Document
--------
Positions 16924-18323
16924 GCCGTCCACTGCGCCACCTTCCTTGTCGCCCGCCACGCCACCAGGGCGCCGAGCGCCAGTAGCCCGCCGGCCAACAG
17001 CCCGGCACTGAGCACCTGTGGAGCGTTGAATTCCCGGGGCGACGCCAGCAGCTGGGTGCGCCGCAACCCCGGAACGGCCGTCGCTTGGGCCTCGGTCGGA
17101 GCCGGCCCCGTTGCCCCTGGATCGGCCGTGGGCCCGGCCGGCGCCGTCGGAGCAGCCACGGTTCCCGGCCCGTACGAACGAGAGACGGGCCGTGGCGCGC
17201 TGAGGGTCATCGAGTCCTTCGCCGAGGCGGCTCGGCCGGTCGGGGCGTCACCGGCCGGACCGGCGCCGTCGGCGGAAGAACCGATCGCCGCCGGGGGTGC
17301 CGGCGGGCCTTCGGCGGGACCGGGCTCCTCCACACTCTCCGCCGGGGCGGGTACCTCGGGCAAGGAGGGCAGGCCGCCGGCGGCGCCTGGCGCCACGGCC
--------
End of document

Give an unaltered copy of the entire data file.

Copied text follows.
Positions 16924-18323
16924 GCCGTCCACTGCGCCACCTTCCTTGTCGCCCGCCACGCCACCAGGGCGCCGAGCGCCAGTAGCCCGCCGGCCAACAG
17001 CCCGGCACTGAGCACCTGTGGAGCGTTGAATTCCCGGGGCGACGCCAGCAGCTGGGTGCGCCGCAACCCCGGAACGGCCGTCGCTTGGGCCTCGGTCGGA
17101 GCCGGCCCCGTTGCCCCTGGATCGGCCGTGGGCCCGGCCGGCGCCGTCGGAGCAGCCACGGTTCCCGGCCCGTACGAACGAGAGACGGGCCGTGGCGCGC
17201 TGAGGGTCATCGAGTCCTTCGCCGAGGCGGCTCGGCCGGTCGGGGCGTCACCGGCCGGACCGGCGCCGTCGGCGGAAGAACCGATCGCCGCCGGGGGTGC
17301 CGGCGGGCCTTCGGCGGGACCGGGCTCCTCCACACTCTCCGCCGGGGCGGGTACCTCGGGCAAGGAGGGCAGGCCGCCGGCGGCGCCTGGCGCCACGGCC